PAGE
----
Wu, Sudders clash on Mass & Cass
In letter, HHS secretary outlines state efforts
Two weeks ago, Mayor Michelle Wu made a public appeal to the administration of Gov. Charlie Baker asking for the state’s partnership in responding to the crisis of homelessness and addiction and seeking a commitment of 1,000 state-funded units of supportive housing outside Boston.
Wu’s request came as she and other officials in her administration spoke with reporters about the city’s response to the addiction crisis that is currently centered around the Mass and Cass area in Boston. Noting that many of the people who set up encampments in the area and access health services there are from outside of Boston, Wu made the case that the city has stretched its resources thin and cannot shoulder the burden for the state.
Marylou Sudders, the secretary of the Executive Office of Health and Human Services, last week fired back with a sharply-worded letter outlining the state’s response to the addiction and homelessness crisis — including $40 million in funding that the state has so far committed to creating units in Boston, and an additional $33.6 million commitment for such units statewide.
As for Wu’s call for a partnership with the state, Sudders pointed to a series of meetings state officials engaged in with city officials around homelessness and addiction.
“As the Executive Office of Health and Human Services, and our departments of Public Health and Mental Health, have been working so closely with the City on these efforts, it was surprising to hear your comments at a press conference last week and reiterated again on a radio program this week that the City is seeking a ‘partnership’ with the state,” Sudders wrote. “Until the city disbanded its regular coordinating meeting on Mass and Cass in September, key staff from my office and the Department of Public Health were active participants.”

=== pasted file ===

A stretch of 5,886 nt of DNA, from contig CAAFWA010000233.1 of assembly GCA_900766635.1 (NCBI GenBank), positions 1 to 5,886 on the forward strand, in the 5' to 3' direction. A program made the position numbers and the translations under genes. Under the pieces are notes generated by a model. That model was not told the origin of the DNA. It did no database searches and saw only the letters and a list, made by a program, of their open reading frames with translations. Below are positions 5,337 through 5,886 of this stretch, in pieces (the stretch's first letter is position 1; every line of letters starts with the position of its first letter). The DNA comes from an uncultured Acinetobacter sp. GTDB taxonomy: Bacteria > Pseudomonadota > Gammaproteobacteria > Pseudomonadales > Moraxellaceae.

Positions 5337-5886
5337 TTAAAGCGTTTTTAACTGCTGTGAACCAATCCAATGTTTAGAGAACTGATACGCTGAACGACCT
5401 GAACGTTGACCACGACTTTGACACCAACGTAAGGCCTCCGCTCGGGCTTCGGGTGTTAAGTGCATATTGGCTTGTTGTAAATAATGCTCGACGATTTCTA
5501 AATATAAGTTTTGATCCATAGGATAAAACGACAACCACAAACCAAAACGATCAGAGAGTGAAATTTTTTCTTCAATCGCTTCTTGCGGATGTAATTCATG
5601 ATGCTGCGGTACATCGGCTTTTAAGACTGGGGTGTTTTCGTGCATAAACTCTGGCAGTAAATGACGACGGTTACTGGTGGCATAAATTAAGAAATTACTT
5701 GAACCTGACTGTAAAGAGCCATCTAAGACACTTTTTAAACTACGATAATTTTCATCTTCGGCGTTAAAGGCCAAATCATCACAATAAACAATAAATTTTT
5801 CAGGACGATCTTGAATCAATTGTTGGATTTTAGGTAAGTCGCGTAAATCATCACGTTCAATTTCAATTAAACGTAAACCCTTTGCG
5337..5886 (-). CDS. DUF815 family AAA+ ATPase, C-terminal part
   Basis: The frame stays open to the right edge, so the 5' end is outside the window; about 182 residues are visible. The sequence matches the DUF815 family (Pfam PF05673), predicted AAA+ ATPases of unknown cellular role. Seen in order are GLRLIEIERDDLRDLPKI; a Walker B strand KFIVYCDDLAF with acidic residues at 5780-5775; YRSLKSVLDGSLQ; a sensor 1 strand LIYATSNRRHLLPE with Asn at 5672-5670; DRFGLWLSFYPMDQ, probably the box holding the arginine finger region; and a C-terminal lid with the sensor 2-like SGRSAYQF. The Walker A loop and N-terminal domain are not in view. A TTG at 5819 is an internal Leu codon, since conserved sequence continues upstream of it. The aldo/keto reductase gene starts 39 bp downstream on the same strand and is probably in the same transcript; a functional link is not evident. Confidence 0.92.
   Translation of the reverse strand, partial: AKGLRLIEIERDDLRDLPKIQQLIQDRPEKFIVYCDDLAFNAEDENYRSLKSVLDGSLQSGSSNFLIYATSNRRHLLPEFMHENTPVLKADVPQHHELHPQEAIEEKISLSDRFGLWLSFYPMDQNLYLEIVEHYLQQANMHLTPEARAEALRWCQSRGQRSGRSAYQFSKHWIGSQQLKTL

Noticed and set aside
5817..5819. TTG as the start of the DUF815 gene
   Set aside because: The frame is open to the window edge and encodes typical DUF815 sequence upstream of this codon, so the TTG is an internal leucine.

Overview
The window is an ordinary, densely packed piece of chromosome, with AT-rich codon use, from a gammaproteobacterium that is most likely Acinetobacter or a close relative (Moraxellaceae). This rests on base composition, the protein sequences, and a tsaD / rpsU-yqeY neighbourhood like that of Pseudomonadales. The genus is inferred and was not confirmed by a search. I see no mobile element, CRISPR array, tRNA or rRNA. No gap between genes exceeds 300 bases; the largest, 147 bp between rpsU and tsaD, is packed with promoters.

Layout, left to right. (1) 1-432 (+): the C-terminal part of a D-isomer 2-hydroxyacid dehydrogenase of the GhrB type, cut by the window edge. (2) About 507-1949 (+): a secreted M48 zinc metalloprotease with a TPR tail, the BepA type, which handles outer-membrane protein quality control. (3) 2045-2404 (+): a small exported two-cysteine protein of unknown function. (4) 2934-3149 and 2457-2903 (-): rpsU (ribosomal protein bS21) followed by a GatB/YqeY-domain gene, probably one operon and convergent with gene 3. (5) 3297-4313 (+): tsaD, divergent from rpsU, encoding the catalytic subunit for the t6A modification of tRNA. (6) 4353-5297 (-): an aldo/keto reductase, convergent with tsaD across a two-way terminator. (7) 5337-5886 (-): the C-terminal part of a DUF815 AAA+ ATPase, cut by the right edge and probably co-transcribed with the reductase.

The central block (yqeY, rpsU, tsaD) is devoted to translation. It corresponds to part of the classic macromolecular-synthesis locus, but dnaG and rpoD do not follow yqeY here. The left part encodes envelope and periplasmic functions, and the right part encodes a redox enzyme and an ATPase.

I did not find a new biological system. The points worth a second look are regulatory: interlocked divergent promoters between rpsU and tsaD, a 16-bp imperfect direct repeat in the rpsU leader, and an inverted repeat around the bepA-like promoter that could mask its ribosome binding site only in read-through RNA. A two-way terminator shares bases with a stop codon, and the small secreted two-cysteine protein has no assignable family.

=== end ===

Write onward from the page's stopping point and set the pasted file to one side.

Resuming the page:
While Sudders’ letter to the mayor, which was distributed to news media, cites a $36.6 million commitment to funding permanent low-threshold housing units across the state, it did not identify a site for such housing outside of Boston.
In Roxbury, state officials received a proposal from a group of nonprofits to site 400 such units at the Shattuck Hospital building in Franklin Park. Local residents and elected officials have in recent weeks raised an alarm that city and state officials are so far planning to concentrate the bulk of housing for people suffering from homelessness and addiction in and around the neighborhood, which they note already has a high concentration of sober homes, group care homes and treatment facilities.
City officials have set a goal of creating within Boston 1,000 units of supportive housing for people experiencing homelessness and addiction, but they have yet to identify a site outside of Roxbury for such housing.
“I’m certainly not a fan of putting 400 units at the Shattuck,” said state Rep. Russell Holmes, whose 6th Suffolk District abuts Franklin Park. “I agree with the mayor that the response has to be regional.”
Both Wu and Holmes have noted that many of those who receive services for addiction in Boston are from communities outside of the city and even outside of Massachusetts. Yet when Boston officials have proposed siting housing or services for that population in other communities, they have faced fierce opposition.
Last year, Revere Mayor Brian Arrigo blasted a proposal by Wu to convert a hotel in his city to a homeless shelter. In a similar vein, Quincy Mayor Thomas Koch has taken legal action to block Boston officials’ plans to reopen the Long Island shelter, which closed in 2014 after the bridge connecting the island to Quincy was determined to be structurally unsound. Although the island is part of Boston, construction vehicles would have to pass through Quincy to work on the bridge.
“Quincy is doing all they can to stop us from building on our own property,” Holmes noted. “You see this resistance from other cities, but they still want to send us all their people.”